Can You Freeze Beets?
Yes, you can freeze beets. I’ve done it myself and seen others do it as well.
The only thing to remember is that the color will fade a bit when they are frozen.
Beets are delicious root vegetables that are often served raw or cooked. They contain lots of fiber, vitamin C, folate, potassium, iron, phosphorus, magnesium, manganese, copper, zinc, and vitamins B1, B2, B3, B5, B6, and K.
Beets are great for detoxifying your body and improving digestion. They also provide a good source of energy. If you want to eat them raw, they should be stored in the refrigerator. Otherwise, you can cook them until tender before freezing them.
How to Freeze Beets in 3 Ways:
Freeze whole beets by cutting off their tops and bottoms.
Place the medium beets on a baking dish lined with parchment paper and bake at 350 degrees F (180 degrees C) for about 30-50 minutes, or until fork-tender.
Let cool completely.
Wrap each cooked beets individually in plastic freezer bags and place them in an airtight container. Label the date and contents to know what was frozen when you defrost them later.
Freezing individual slices of beets is another way to preserve them.
Cut 10 – 15 beets into 1/4 inch thick slices. Lay the slices out on a baking dish lined in parchment paper.
Bake at 350 degrees F (175 degrees C) for 30 – 40 minutes, or until fork-tender.
Cool beets completely. Wrap each slice individually in plastic wrap and store in an airtight container labeled with the date and contents.
You can also freeze peeled and sliced beets.
Peel the fresh garden beets first. Slice them into thin rounds. Lay the slices on a single layer onto a baking sheet lined with parchment paper.
Bake at 325 degrees F (160 degrees C) for 20 – 25 minutes, or until fork-tender.
Cool completely. Wrap the delicious beets slices individually in plastic wrap and label with the date and contents so that you know what was frozen.
What happens if you freeze beet?
They lose some of their flavors when you freeze beets because of the sugar content. However, this doesn’t mean that they aren’t still tasty! You need to use less than fresh beets.
Furthermore, when you thaw them from the freezer, they may not look like they did when you froze them. The color may change slightly. This is normal. Just try to remember which ones were frozen last time.
After making soup, you can always make beet chips if you don’t have any beets leftover.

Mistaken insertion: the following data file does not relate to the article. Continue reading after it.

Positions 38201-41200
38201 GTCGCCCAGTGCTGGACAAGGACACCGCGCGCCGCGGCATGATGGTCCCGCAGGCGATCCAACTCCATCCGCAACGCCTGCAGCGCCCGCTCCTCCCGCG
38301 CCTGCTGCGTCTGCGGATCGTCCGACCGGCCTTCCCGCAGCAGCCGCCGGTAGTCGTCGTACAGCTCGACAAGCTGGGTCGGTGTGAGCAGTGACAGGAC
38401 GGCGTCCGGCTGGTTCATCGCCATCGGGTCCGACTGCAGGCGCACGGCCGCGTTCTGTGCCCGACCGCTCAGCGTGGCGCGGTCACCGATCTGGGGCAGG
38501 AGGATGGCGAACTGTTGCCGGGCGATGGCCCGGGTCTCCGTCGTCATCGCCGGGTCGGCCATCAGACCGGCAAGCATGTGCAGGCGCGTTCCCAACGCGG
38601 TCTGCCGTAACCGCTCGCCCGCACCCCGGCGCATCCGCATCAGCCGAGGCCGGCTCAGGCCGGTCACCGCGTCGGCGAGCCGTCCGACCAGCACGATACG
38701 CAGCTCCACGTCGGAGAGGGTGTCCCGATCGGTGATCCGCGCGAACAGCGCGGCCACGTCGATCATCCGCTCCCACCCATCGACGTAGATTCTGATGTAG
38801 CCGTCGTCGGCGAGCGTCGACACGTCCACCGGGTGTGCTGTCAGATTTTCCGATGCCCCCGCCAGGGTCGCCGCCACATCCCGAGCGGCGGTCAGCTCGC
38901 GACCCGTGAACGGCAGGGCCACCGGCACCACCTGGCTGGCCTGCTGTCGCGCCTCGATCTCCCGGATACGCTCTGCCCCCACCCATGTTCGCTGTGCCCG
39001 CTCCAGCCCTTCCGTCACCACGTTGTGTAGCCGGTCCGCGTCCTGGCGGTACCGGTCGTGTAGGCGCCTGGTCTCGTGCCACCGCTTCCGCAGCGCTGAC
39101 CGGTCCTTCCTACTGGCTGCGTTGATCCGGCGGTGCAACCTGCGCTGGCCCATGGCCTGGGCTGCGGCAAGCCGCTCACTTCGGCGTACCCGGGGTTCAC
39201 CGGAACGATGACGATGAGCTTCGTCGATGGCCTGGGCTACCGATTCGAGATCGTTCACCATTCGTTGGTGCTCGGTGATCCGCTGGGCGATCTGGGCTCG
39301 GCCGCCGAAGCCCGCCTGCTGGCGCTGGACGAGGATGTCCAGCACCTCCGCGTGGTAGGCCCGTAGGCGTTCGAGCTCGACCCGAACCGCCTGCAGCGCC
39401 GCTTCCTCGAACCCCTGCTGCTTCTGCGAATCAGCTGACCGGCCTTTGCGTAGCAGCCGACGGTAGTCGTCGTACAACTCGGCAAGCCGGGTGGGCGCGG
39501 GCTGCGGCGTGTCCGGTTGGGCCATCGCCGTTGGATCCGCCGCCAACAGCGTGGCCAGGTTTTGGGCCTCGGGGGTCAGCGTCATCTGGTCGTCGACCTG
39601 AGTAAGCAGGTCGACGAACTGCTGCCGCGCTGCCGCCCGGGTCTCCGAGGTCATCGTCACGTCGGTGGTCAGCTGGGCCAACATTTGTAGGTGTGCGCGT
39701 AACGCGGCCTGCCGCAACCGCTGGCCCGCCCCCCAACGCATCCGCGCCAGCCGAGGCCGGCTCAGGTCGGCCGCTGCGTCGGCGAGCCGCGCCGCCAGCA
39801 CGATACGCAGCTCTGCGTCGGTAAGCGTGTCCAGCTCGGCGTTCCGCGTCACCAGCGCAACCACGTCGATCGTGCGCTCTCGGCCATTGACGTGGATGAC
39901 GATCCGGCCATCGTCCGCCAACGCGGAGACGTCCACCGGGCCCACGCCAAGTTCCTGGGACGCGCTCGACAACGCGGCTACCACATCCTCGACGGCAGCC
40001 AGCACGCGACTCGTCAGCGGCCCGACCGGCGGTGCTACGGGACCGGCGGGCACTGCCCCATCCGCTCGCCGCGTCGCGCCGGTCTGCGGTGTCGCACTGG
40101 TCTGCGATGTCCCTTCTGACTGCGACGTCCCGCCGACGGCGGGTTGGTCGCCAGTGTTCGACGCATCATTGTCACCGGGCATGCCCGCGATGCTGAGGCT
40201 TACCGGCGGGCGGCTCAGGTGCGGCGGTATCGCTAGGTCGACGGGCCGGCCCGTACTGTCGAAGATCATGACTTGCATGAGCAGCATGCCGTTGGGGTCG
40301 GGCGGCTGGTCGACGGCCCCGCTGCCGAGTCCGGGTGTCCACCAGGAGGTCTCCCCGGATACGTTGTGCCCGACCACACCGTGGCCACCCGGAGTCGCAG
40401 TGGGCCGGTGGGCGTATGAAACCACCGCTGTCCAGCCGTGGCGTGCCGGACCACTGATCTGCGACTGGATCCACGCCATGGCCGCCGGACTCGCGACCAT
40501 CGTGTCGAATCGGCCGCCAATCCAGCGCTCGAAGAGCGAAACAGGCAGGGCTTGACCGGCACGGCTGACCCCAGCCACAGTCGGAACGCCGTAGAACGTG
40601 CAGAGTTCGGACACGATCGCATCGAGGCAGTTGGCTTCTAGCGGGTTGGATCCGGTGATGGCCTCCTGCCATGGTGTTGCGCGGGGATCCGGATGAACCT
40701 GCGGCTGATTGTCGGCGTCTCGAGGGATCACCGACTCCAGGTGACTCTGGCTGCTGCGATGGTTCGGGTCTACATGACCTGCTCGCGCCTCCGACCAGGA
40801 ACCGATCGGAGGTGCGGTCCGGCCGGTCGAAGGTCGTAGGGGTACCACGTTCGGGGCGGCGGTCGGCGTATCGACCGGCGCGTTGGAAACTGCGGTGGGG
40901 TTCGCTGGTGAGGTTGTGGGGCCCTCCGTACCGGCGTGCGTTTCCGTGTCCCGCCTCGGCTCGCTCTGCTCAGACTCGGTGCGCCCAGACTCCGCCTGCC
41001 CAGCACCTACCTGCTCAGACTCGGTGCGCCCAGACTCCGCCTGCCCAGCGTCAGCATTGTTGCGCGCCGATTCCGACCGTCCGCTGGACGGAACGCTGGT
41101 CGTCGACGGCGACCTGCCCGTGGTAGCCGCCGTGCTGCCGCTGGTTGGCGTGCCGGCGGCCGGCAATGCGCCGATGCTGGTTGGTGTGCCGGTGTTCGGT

How to Thaw Frozen Beets?
If you live in a region with cold winters, you’ve probably had to deal with frozen beets at some point. If you happen to be cutting a batch of beets for a recipe, a little bit of freezing won’t matter, but if you are preparing them ahead for future meals, you may find that they’re frozen solid.
STEP 1: Remove the outer skin of your beets.
The outer layer of each fresh beet is tough and needs to be removed before you begin slicing or dicing. This step may be easier to do with a sharp knife, but any vegetable peeler will do. Make sure you don’t leave any beets whole.
STEP 2: Slice the beets lengthwise into two halves.
To ensure that the two halves are similar in size, cut only halfway through the top, then slice down to the bottom. If you have larger beets than about a golf ball, you can split them in half without having to slice through them.
STEP 3: Let the beets thaw.
You can speed up the process by wrapping them tightly in a plastic bag and leaving them on the kitchen counter or in the refrigerator. You might have to let them thaw for several hours, but this process shouldn’t take much time at all.
After they’ve thawed, it’s time to start peeling. To slice the beet, remove as much of the beet’s skin as possible before you start slicing. Carefully peel the beet with a paring knife. Don’t worry too much about getting every piece of skin off; there’s no need to get overly obsessive about it.
How to Use Frozen Beets
Frozen beet pieces can be used just like fresh ones. Thaw them in the fridge overnight. Among their many uses are salads, soups, stews, casseroles, stir-fries, pasta dishes, baked potatoes, dips, and more!
If you’re looking for a new way to enjoy beets, try these recipes:
- Roasted Beet Salad
- Baked Potato Soup
- Creamy Red Lentil Stew
- Spinach & Beet Quinoa Pilaf
- Apple & Beet Salad Beet
If you have any questions about freezing beets, please leave us a comment below.
Frequently Asked Questions About Freezing Beets:
How long do you blanch beets before freezing?
It would be best if you blanched your beets before freezing them. Blanching removes excess water and makes them easy to dice.
What’s the difference between canned and frozen beets?
There isn’t a significant difference between canned and frozen. Both types of beets taste great. Canned beets tend to be less expensive, though.
Can I freeze beets raw?
Yes, you can freeze raw beets. They’ll keep their shape well, so you can chop them and add them to salads, soups, etc., right out of the freezer.
How long does it take to defrost beets after being frozen?
It depends on how thickly you sliced them. Thinner slices will defrost faster than thicker ones. A good rule of thumb is to allow an hour per pound of weight. So if you froze 4 pounds of beets, it would take approximately 8 hours to defrost them.
How long do frozen beets last?
Beets will keep in the freezer for 6- months or longer.
Is it safe to freeze beets?
Yes, it’s perfectly fine to freeze beets. However, always wrap the beets in plastic wrap tightly first.
Is it okay to eat frozen beets?
Yes! We think they taste better than fresh ones.
We hope this guide has helped answer some common questions about freezing fresh beets. We’d love to hear from you! Please share your thoughts in the comments section below.